When you see them comin’,
better step aside

A disabled woman didn’t, and a rough, tough Vancouver cop
shoved her to the ground. The VPD cover-up lasted
six weeks, until the BCCLA released the video.
The OPCC won’t answer media inquiries.

July 22, 2010

The person in red is a disabled woman who’s falling to the ground
after being pushed by Vancouver Police Const. Taylor Robinson.
Click the photo to see the video.


Right from the start they were acting tough: three burly cops walking side-by-side down a busy Vancouver street, forcing people to walk around them. That was before one cop shoved a disabled woman to the ground. The three cops stopped, regarded her for several seconds, then simply walked away. They didn’t bother helping her up, let alone checking on her condition.

When the B.C. Civil Liberties Association released surveillance video six weeks later, on July 22, the VPD claimed an investigation had been underway since the day of the assault, June 9.

But is that true? The VPD made no announcement until July 22. None of the three cops was suspended, put on administrative duties or even transferred to another neighbourhood.

According to the Vancouver Sun, “No one at the OPCC [Office of the Police Complaint Commissioner] returned calls Thursday” (July 22). Very strange, that. Very, very strange. Deputy police complaint commissioner Bruce Brown, although a dishonest public official who supports police cover-ups, enjoys excellent relations with the media.

So did the OPCC know about this all along, but they helped their VPD cronies keep it quiet? Or did the OPCC not know before July 22, but now they’re helping their buddies cook up a story before Brown returns his phone calls?

It’s clear there was a cover-up. Compare this with the way the VPD handled Const. Darcy Taylor’s assault on a man who was standing still, typing a text message. In a public statement, Inspector Mario Giardini of Vancouver Police Professional Standards pompously claimed the moral high ground:

“When an officer, during the course of his duty, is accused of actions that in retrospect may be deemed avoidable, it can in some cases lead to charges under the Criminal Code or the Police Act. In the rare occasion when that happens, it is the clear policy of the Vancouver Police Department to share that information with the public in an immediate and forthright manner.” (Emphasis added.)

One day later it transpired that Giardini’s high-minded pose was an attempt at damage control. The victim’s lawyer had surveillance video that showed the police assault to be much more serious that Giardini claimed.

But if Giardini’s comments were true — that the VPD is willing to charge officers guilty of inexplicable brutality, and that the VPD will notify the public immediately — why wasn’t that done in this case?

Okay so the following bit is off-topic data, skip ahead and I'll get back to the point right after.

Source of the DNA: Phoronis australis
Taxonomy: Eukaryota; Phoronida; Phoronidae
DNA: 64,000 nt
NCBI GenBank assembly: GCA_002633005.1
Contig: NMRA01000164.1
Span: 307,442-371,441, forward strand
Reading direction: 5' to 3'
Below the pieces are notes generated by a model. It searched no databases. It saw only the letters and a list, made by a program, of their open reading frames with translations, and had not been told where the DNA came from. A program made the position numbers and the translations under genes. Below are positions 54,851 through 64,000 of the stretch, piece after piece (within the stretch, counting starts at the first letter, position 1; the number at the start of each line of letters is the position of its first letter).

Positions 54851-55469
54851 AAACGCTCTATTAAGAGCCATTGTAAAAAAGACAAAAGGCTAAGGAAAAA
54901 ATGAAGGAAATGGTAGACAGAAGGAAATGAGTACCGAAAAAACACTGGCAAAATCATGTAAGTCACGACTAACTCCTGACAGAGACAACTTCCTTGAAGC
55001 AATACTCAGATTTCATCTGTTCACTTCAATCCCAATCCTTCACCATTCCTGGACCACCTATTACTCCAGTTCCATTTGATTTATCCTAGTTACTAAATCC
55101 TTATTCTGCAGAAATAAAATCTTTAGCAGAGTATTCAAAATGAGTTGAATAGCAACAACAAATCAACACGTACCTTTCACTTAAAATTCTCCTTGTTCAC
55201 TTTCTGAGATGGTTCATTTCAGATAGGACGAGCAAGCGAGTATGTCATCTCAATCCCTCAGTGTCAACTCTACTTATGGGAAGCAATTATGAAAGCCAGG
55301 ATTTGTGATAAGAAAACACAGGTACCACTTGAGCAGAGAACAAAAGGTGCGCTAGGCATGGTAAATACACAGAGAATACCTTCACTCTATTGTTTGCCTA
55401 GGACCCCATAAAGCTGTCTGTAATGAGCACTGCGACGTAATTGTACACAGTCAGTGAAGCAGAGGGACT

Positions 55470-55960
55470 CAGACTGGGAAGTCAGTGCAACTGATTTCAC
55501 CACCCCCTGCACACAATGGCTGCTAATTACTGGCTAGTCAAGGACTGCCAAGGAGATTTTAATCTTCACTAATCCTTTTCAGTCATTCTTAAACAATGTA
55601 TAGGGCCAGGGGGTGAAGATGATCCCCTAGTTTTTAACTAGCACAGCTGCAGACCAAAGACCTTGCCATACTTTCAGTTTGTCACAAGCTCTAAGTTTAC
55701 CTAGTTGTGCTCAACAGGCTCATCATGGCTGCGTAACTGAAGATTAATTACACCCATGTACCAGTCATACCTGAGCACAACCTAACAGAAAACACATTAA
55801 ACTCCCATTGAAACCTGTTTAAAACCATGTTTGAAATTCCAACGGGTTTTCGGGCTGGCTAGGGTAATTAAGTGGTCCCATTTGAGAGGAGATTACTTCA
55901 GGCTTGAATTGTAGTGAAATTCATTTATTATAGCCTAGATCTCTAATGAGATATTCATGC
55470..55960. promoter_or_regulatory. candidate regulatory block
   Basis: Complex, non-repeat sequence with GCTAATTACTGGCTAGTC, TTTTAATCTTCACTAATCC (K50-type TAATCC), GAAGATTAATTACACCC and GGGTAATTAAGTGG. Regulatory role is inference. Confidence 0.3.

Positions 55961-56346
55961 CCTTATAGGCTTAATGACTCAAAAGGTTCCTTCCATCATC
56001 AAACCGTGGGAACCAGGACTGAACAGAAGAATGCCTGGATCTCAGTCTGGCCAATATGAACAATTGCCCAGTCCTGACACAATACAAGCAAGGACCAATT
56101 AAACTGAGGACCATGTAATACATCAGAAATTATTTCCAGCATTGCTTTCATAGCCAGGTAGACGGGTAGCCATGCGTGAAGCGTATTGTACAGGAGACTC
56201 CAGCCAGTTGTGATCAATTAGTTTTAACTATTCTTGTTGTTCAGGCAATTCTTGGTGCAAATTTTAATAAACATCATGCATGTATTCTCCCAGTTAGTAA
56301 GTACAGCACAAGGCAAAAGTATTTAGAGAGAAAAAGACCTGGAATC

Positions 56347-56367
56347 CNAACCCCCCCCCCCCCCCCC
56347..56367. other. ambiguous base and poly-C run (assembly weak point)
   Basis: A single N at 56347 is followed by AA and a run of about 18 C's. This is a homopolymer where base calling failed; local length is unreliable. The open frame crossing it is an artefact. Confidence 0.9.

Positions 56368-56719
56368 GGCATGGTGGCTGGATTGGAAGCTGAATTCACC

If the VPD are committed to having serious incidents investigated by outside police forces, as they claim to be, why didn’t an outside force investigate this assault?

And why wasn’t the OPCC answering media phone calls?

Clearly there was a VPD cover-up, quite possibly with OPCC collusion.

(Read a July 28, 2010 update)
(Read a Dec. 8, 2010 update)

Some additional points:

Ethan Baron’s Vancouver Province column notes that the cop claimed he thought the woman was trying to grab his gun. The video offers no support for the claim, which was also used by the cops who beat up Ali Eltah Ishag on June 26.

That statement now looks like a pre-arranged lie to justify police brutality. In press releases and news reports, police often describe people as “erratic.” I know from personal experience that Vancouver cops will describe someone as erratic even if he was docile. As long as there are no independent witnesses or video evidence, cops can pick and choose from a check-list of pre-arranged lies.

Eventually some of these lies get worn out, like “excited delirium.”


The Hastings Street assault came to light the same day that the OPCC okayed a dubious two-month extension to the long, slow, foot-dragging Delta police investigation into the Vancouver police beating of Yao Wei Wu.


Remember the VPD’s remarks about accused drug dealer Const. Peter Hodson being a “rogue officer” and just “one bad apple”? Well, assuming he’s guilty, he was a rogue officer. There’s no indication that the VPD will tolerate drug dealing among its officers. But the cops who beat up Wu and the cop who assaulted the disabled woman are not rogue officers. That’s why the police are, at best, reluctant to do anything about them. The more I follow the issue of police accountability, the more I’m convinced that gratuitous violence is very much part of — or at least condoned by — cop culture.

That same cop culture prevails at the OPCC.


Read more about the Stan Lowe/Rollie Woods/OPCC cover-up
of VPD constable Taylor Robinson’s assault on a disabled woman
Read more about B.C.’s Office of the Police Complaint Commissioner
Read more news and comment about police accountability in B.C.